Do I really need an " Audio Grade Network Switch "?

cjf

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Nov 19, 2012
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Good post but I think that having IT experience here could be a partial handicap in a way if it prevents you from trying these network based tweaks. Noise is a huge deal in a system and many things can generate it. But I also think you make a good point about wall warts. They can contribute a lot of noise in my experience.

The great thing about your background is that it could help us focus in on more likely culprits.

I continue to have new experiences that show that everything in the chain matters.
I can think of only a few things that might offer better SQ in terms of the network infrastructure used to deliver content to ones audio system.

1. The use of an optical break (ie..Fiber, Fiber media converter) immediately after the ISP modem. Basically sitting between the main WAN Port on your Firewall/Router and the ISP modem. I do this today, but not really for any SQ related reasons. My main reason is to shield the Internal network equipment and Internal power grid from surges that can enter over the coax cable leading into the house (I use cable internet but DSL would be the same story). As a secondary reason, this can provide an an electrical break from outside world noise found on this line. There are obviously plenty of other ways for outside world noise to enter ones home but eliminating even one of those many paths for little cash outlay and hassle is hard to deny or ignore.

2. If you can get away with it, depending on the audio equipment being used, I think not using any switch at all between your music server and the DAC is a better choice than using an "Audiophile Switch". This would assume the DAC offers an Ethernet Input of course. I'm talking about having a "Home Run" Ethernet connection from a music server having more than one NIC card to the DAC directly. I do this today in my own audio system.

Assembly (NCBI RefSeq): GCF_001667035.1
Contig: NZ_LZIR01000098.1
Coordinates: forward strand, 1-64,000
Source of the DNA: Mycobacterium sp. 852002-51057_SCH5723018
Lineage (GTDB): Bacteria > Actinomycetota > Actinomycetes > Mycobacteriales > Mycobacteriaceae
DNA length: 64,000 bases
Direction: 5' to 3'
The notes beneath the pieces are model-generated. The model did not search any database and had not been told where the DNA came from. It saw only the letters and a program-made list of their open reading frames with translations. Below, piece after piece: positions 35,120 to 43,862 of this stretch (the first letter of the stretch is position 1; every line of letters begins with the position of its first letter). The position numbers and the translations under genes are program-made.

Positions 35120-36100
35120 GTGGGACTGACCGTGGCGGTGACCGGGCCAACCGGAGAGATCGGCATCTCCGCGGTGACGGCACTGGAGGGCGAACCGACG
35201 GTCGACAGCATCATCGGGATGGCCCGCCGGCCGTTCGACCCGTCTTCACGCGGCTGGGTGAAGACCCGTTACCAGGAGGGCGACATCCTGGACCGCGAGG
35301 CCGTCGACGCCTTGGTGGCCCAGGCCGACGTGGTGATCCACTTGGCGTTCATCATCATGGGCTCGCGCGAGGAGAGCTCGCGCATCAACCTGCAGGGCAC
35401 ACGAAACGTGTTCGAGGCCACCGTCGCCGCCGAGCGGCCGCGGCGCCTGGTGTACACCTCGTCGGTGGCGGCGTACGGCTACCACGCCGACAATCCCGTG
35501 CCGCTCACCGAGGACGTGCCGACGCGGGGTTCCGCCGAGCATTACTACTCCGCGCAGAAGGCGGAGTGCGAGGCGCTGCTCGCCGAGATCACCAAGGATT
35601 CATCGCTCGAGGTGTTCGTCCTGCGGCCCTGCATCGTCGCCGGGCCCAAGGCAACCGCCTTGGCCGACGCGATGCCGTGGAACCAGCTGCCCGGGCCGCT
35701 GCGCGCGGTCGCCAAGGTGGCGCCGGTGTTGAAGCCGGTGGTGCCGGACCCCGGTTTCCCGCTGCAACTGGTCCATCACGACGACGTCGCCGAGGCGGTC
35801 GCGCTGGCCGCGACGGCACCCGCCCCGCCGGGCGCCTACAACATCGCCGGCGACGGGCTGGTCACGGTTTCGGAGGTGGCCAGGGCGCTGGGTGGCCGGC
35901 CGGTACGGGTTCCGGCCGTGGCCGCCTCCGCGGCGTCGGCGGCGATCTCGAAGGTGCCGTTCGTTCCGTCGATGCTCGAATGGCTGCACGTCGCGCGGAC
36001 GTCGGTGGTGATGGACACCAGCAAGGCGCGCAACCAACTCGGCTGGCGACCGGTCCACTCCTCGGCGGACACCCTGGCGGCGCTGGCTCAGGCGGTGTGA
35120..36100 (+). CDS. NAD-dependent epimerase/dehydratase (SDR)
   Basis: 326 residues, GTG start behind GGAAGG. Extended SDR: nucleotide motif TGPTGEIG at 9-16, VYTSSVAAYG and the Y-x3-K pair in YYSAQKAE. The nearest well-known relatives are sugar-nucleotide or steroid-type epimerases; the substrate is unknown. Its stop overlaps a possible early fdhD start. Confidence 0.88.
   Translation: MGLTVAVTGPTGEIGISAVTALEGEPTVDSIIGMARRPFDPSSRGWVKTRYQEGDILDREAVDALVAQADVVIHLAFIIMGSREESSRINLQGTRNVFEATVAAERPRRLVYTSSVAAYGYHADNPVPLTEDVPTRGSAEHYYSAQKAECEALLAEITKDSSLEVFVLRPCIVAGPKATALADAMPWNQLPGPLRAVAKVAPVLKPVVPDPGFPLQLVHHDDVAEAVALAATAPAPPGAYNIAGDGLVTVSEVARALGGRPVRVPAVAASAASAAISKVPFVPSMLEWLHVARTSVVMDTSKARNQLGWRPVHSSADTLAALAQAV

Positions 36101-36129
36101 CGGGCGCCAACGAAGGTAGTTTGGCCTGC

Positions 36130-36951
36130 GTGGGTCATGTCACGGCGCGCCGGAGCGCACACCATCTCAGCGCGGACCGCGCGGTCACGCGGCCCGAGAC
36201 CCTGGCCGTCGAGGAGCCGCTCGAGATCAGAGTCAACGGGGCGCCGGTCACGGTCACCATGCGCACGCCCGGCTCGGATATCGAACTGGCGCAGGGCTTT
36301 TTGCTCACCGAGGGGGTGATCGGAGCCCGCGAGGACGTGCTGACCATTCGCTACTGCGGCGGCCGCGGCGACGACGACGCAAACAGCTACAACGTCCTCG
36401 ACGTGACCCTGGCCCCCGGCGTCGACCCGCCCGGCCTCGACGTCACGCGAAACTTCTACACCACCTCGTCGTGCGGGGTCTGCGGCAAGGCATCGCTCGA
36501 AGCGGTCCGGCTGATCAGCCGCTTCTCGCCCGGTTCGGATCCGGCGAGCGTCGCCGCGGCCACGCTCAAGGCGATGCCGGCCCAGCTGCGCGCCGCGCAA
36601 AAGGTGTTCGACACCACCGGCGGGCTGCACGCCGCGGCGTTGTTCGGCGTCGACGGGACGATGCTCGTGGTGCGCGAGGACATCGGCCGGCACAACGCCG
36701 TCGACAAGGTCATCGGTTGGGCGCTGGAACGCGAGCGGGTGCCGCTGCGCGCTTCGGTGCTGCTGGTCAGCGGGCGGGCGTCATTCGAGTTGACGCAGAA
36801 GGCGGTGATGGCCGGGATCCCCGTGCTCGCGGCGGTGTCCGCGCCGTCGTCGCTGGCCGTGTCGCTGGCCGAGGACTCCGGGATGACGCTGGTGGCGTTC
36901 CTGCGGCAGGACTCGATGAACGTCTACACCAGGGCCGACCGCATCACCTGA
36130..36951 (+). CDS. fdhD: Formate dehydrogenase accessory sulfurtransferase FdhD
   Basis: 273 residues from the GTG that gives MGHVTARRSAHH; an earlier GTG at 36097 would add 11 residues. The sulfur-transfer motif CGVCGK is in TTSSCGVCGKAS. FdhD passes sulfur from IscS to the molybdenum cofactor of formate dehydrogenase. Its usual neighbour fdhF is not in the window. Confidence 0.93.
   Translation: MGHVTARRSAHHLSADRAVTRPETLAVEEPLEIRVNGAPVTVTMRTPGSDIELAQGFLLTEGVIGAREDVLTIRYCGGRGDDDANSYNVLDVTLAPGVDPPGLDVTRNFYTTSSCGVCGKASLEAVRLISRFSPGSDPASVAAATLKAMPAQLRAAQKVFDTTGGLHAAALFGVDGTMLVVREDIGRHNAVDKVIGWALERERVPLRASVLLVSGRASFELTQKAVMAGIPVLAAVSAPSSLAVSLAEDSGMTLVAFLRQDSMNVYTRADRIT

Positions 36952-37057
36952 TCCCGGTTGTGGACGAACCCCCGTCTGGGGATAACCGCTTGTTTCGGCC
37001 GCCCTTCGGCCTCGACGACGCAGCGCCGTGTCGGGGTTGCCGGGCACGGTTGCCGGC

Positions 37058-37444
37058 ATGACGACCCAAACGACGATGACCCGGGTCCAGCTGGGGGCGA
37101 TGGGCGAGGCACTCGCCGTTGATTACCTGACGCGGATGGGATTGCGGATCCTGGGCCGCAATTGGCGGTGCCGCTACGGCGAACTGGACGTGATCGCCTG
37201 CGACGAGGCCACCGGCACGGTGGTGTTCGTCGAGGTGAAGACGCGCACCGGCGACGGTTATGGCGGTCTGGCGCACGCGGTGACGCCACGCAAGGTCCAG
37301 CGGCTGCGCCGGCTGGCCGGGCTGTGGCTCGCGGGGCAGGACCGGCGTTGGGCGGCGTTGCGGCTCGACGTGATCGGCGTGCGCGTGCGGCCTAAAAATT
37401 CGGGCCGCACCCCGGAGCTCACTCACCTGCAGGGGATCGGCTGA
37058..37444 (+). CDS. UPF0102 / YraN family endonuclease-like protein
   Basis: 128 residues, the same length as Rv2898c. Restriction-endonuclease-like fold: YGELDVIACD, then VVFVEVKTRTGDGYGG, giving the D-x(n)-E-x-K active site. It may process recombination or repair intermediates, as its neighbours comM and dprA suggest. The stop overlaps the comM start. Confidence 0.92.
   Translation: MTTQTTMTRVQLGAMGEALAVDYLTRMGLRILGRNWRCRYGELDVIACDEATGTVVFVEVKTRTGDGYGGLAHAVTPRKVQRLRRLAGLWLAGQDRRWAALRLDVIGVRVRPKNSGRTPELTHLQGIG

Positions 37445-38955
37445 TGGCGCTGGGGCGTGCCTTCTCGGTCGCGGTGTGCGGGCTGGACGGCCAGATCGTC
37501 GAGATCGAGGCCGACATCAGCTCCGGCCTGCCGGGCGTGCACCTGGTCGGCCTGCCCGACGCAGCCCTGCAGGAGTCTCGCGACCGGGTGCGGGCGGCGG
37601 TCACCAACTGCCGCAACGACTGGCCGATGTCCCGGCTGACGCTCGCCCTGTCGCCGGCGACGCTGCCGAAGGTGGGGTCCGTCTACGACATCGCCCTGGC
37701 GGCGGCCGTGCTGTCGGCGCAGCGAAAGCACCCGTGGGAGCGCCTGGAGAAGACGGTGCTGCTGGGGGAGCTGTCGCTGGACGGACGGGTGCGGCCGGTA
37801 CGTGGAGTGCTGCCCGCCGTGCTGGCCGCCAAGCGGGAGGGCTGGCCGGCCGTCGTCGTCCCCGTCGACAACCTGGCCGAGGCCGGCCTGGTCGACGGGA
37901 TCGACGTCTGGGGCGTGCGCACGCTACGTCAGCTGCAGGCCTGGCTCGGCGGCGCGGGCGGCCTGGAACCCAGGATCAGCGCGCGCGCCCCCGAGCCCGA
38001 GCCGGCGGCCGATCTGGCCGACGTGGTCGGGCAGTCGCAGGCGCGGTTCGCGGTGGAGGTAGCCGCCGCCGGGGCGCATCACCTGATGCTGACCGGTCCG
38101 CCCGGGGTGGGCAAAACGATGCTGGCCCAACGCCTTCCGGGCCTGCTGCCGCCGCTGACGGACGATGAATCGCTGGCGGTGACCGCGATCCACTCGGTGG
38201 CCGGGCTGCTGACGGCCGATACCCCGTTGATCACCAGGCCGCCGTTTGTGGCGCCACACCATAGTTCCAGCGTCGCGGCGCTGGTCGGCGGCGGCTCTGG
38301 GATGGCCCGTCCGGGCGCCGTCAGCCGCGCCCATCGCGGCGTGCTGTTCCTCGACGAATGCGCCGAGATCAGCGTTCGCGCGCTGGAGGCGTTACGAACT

NIC #1 connects to your main switch/home network
NIC #2 connects directly to the DAC via the "Home Run" Ethernet connection

NIC #2 would utilize APIPA (Automatic Private IP Addressing) to supply an IP Address for its own NIC and also it would provide the IP Address for the DAC (assuming the endpoint is set for DHCP). Both would end up with a 169.254.x.x IP address and can speak to each other directly.

The way I see it, at the end of the day, it comes down to how well implemented the Ethernet Input is on the DAC side. If its sensitive to electrical noise propagation over the Ethernet cable then the DAC has other problems these tweaks are compensating for but in terms of the data stream itself (ie..the 1's & 0's) its impossible (as far as I'm aware) for this feared noise/grunge to inject itself into the data stream without also corrupting or changing the 1's & 0's that make up that original content. In that case, the stream just wouldn't work or it would be painfully obvious that something is wrong.

So IMO, unless there is a pre-existing issue in the system, the use of an "Audiophile Switch" or high-end Ethernet cable offers little benefit.
 
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Blackmorec

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The final 4 steps in a computer audio chain are:
conversion of the bit stream into a continuous voltage to represent the music (DAC)
conversion of the continuous voltage into sound pressure waves (amp and speakers)
conversion of the sound pressure waves to nerve impulses (ears)